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Albert Gates

Business Profits Hit Record High;
Wage Levels Decline

(16 December 1946)

From Labor Action, Vol. 10 No. 50, 16 December 1946, pp. 3 & 6.
Transcribed & marked up by Einde O’Callaghan for ETOL.

IS THE American economy in a state of collapse? Have profits dwindled to the vanishing point? Are the workers making too much money? Do we now live in a state of economic chaos?

If one were to accept as gospel what the big business men say and what their press writes, or take seriously the mutterings of the less-than-learned politicians in Washington, the answer to the above questions would be “Yes.”

All the propaganda which gushes forth from these quarters in endless quantity has a simple purpose: to forestall and reject the just wage demands of the union movement. The old chestnut about the necessity of increasing productivity before wages can be hiked upwards is only another way the capitalists have of saying no to the wage earners.

The truth about the economic situation in the country is in complete conflict with the propaganda of big business. The latest report of the CIO in Economic Outlook bears out what Labor Action has been saying for a long time:

Pre-war standards of production, wages and profits, were broken swiftly by gains which began shortly before the war broke out in Europe and extended throughout the war years into the reconversion period. The real picture of the economic situation shows that big business is making greater profits than ever before, based on the highest level of peacetime production yet experienced. In contrast, the share of the wage earner in the national income declined at the same time that the cost of living has soared to new heights.

The graphs which accompany this article illustrate the precise relationship which exists between the owners of industry and the workers who produce the goods of life. But there is a section of the whole picture which they do not show: bonuses, special expenses, and high salaries, that go to the big businessmen and which are not counted in the profits. There is also a degree of distortion in the graphs which depict national income, for they include both wages and low salaries along with profits, dividends, etc. In the latter are included the incomes of company officials and their immediate subordinates who do not fall into the category of wage earners. Bearing such factors in mind we are in a position to describe the relationships between the classes in this country which grow out of the capitalist social organization divided between those who own the means of life and those who produce the means of life.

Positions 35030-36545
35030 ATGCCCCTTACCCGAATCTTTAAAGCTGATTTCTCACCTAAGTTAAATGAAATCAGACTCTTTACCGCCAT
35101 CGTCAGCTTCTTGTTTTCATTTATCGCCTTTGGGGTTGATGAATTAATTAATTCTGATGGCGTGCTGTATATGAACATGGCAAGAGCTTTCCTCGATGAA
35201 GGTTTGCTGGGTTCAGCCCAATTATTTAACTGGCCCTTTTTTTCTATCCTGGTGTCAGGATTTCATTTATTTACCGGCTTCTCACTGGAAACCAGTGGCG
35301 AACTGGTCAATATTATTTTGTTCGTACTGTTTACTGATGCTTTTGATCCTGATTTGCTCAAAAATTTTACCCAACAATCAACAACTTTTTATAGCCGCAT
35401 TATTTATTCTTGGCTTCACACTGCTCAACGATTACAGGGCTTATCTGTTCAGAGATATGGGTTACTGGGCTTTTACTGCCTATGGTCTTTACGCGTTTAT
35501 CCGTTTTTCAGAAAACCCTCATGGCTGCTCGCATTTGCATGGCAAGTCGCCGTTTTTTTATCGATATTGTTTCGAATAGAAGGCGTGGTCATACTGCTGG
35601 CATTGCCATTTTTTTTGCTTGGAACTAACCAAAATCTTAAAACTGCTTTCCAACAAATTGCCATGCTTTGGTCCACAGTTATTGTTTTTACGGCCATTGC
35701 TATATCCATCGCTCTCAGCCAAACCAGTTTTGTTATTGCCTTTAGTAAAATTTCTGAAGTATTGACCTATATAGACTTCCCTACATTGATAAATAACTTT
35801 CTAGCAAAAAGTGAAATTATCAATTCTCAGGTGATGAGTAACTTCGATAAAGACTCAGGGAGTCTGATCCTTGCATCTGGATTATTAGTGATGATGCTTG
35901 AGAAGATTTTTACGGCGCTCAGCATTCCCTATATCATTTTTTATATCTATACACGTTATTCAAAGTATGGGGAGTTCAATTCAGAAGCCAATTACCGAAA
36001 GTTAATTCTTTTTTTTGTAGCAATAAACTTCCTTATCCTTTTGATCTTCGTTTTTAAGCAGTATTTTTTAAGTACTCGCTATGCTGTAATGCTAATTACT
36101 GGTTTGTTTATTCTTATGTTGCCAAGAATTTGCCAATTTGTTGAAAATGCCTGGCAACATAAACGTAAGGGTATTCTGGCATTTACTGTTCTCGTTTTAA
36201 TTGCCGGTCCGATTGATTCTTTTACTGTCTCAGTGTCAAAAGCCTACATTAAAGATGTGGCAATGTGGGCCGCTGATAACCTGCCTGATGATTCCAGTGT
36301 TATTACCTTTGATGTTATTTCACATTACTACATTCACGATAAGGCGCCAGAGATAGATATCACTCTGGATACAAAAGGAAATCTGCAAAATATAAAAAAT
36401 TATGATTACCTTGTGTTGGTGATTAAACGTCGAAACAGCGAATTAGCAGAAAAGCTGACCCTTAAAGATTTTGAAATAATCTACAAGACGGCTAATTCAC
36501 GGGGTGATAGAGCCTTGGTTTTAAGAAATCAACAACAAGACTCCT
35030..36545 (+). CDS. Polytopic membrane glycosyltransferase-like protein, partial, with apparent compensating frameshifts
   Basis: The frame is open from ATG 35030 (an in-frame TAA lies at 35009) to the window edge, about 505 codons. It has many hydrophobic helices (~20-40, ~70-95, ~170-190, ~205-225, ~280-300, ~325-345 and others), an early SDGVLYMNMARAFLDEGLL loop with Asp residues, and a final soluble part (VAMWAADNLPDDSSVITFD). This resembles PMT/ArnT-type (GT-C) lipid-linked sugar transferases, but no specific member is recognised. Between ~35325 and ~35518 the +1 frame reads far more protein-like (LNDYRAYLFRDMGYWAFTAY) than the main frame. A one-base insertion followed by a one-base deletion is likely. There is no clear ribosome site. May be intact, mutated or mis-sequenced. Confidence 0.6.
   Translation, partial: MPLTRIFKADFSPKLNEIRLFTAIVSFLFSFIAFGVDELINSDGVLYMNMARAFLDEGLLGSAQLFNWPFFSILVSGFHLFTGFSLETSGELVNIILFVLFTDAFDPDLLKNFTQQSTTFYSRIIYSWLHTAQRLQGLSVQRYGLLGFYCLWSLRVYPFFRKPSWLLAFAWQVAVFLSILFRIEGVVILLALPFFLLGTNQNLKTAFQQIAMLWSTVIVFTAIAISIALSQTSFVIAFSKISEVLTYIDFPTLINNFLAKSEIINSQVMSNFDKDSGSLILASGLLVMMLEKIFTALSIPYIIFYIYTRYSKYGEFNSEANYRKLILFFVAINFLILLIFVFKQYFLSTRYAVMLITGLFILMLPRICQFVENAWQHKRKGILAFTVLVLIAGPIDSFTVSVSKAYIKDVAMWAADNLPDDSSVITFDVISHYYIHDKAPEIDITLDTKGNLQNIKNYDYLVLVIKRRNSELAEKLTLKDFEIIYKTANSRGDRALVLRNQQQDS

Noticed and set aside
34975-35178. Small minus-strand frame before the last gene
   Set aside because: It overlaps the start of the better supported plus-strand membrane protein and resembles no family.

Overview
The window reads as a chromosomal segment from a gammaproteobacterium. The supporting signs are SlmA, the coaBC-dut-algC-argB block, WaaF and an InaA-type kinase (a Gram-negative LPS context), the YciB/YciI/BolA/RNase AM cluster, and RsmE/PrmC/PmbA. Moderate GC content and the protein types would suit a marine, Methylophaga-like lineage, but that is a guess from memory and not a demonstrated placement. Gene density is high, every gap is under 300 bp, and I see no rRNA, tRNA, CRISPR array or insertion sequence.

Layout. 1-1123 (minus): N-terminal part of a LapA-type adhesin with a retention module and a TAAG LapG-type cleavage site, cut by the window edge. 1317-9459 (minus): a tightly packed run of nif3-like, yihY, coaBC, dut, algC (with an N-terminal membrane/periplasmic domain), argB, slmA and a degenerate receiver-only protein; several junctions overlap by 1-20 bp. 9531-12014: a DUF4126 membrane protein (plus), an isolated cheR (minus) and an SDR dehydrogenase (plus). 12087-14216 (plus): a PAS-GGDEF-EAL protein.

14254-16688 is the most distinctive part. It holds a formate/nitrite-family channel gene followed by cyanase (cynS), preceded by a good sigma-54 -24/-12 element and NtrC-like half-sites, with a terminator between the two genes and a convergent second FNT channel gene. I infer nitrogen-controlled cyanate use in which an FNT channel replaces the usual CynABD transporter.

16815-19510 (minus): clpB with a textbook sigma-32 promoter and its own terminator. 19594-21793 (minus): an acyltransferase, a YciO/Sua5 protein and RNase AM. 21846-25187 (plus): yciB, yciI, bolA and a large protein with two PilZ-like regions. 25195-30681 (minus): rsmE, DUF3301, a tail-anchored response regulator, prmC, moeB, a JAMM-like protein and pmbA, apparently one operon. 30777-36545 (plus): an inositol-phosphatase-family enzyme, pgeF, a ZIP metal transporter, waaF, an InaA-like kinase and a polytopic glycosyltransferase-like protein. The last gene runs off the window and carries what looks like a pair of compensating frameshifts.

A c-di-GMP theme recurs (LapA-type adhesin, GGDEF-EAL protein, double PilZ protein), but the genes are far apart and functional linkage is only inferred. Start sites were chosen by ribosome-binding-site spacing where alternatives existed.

We will begin with profits first, not only because this is the best indicator of the state of things, but also because it is on this score that the profiteers wail the loudest. What they describe as a calamitous situation for the owners of capital is really a cover for the monstrous profits they have made during the war and are making now.

Profits before taxes are collected show a rise from $5.3 billion in the 1936–39 period to $25.9 billion estimated for 1947. These profits before taxes merely show the huge portion of production which goes exclusively to the parasitic class in capitalism. But in case the interjection is made that the capitalists pay high taxes we present the figures of profits after taxes have been paid to show that they are just as exorbitant:

All Corporations¹

1936–39 – $3.9 Billions

1942–45 – $9.5 Billions

1946 – $11.8 Billions (estimated)²

1947 – $16.1 Billions (estimated)³

¹ Source: Dept, of Commerce.
² Estimated on the basis of $185 billion
gross national product.
³ Estimated on the basis of $185 billion
gross national product.

The two figures described as estimates are based on figures for the greater part of 1946, as well as trends in production and employment which are indicated for the year 1947. It is true that the figures, as Economic Outlook points out, “fluctuate from industry to industry.” Some may not profit as high as others because of material shortages, or production bottlenecks for which they are themselves responsible. In the auto and electrical industries, for example, the manufacturers have themselves created conditions by their bungling management to prevent full production. But industry as a whole, especially those sections which overcame or had no reconversion problems, are enjoying “terrifically high profit returns in 1946.”

Two important facts contributed to these high profits and for both of them industry must thank its servants in Congress. First, excess profits taxes were eliminated on January 1, 1946. Corporations which had until then paid a maximum tax of 85 per cent on all income in excess of exemptions, now pay 38 per cent. They all received a five per cent reduction on their normal tax. Second, congressional assistance in the form of mutilating and finally ending all price controls enabled big business to pass on whatever wage increases were granted to the public and in general increased profits through the rise in prices.

Thus, Economic Outlook summarizes the profit situation saying: